Your future is not always what you expect


By Zandeleen Thygesen

I am not where I expected to be at 18.

At 18, I made decisions about my career and life, with the idea that success follows a simple recipe: study, work, get married, and have children. Now, at 28, I am not working in the field I studied for, am unmarried, and my “children” are two dogs.

Am I unsuccessful? Definitely not! The reality is that everyone’s picture looks different and the idea that one grows up with is not the reality that was created for us. We are expected to know at the young age of 18 what we want to do as a profession for the rest of our lives.

The choice often has the expectation that it will have a direct path to a successful career. However, there is no guarantee that an individual will get a job in the field they are studying. While certain professions require a specific degree or training, which offers a more direct path to employment opportunities, there are also other factors that play a role.

The labor market is a dynamic and unpredictable space, and there is often a gap between academic training and work. I did learn that your education provides a background that helps in the workplace. I suspect 90% of those who studied with me do not work anywhere near in the direction outlined by that course.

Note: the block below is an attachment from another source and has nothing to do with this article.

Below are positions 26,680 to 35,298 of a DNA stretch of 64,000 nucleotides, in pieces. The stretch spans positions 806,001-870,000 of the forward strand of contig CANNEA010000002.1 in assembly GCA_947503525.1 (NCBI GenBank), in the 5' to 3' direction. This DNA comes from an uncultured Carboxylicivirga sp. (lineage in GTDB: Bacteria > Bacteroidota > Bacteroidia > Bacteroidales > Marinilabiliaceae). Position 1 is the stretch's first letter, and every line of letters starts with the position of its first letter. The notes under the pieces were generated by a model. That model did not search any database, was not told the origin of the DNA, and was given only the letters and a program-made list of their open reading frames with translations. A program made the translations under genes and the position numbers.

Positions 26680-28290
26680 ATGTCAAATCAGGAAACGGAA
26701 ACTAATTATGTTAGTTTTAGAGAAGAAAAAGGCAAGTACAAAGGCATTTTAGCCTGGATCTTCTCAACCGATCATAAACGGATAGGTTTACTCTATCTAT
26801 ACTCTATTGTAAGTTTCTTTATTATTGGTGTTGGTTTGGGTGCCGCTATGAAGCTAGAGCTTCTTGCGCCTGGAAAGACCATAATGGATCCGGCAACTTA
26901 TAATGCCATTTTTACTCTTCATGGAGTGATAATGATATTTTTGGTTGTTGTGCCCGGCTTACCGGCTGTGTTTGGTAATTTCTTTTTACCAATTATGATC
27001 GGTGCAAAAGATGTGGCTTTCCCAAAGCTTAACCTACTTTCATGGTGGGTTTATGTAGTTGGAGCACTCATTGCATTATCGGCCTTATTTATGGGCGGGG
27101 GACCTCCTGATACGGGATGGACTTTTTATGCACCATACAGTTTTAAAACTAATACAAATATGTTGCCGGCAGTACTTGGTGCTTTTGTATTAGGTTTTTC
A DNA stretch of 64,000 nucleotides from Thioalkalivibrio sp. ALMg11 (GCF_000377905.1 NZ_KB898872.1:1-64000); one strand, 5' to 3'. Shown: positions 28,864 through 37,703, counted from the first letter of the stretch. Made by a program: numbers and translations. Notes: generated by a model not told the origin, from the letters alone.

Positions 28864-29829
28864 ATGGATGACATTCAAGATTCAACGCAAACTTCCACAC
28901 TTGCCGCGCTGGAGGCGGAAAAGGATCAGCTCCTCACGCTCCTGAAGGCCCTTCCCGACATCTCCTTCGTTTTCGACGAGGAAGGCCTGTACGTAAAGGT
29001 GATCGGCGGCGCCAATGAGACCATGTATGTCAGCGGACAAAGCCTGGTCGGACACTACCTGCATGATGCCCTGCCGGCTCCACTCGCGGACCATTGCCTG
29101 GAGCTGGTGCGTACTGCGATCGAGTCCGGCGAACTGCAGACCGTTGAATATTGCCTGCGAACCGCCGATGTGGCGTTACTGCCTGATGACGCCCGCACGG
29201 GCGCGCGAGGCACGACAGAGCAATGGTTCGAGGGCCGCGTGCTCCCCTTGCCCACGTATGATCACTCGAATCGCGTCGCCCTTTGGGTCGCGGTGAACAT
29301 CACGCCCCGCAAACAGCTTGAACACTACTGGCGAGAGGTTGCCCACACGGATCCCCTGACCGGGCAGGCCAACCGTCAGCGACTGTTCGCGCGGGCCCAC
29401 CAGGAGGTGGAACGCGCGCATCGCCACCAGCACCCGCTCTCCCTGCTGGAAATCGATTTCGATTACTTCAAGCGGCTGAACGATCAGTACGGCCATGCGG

The reality is that we have to work harder to get somewhere and make a success of the field in which we end up. I think one of the big challenges young people face in the modern labor market is an increase in the requirement for experience when you apply for a job. Even if an individual has a degree in a specific field, it can be difficult to get a job without practical experience.

This situation has always made me wonder: how can a person gain experience if they don’t have the opportunity to work? It is almost impossible to have two years of experience for an entry-level position, but it is still a requirement.

I am of the opinion that personal interests and passions must be taken into account when choosing a career path. Apart from that, it is important to know what your strengths are and what will give you energy to tackle each day.

I’m not saying it’s bad to study, but be aware of the fact that you might not get a job in that field. See your studies as a foundation on which you can build to one day get where you want to be. Do what you love and enjoy your life while you can, with what you have, because every year is just another year away from being young.

  • Zandeleen Thygesen is a data coordinator and food enthusiast who studied zoology and microbiology. Her love for food has led to the publication of a few recipes in magazines and she enjoys discovering new cooking techniques and ingredients.

#JongStemme is a project by RNews and Solidarity’s student offer that wants to emphasize the youth’s voice in the public domain. Visit for help and advice with your career.

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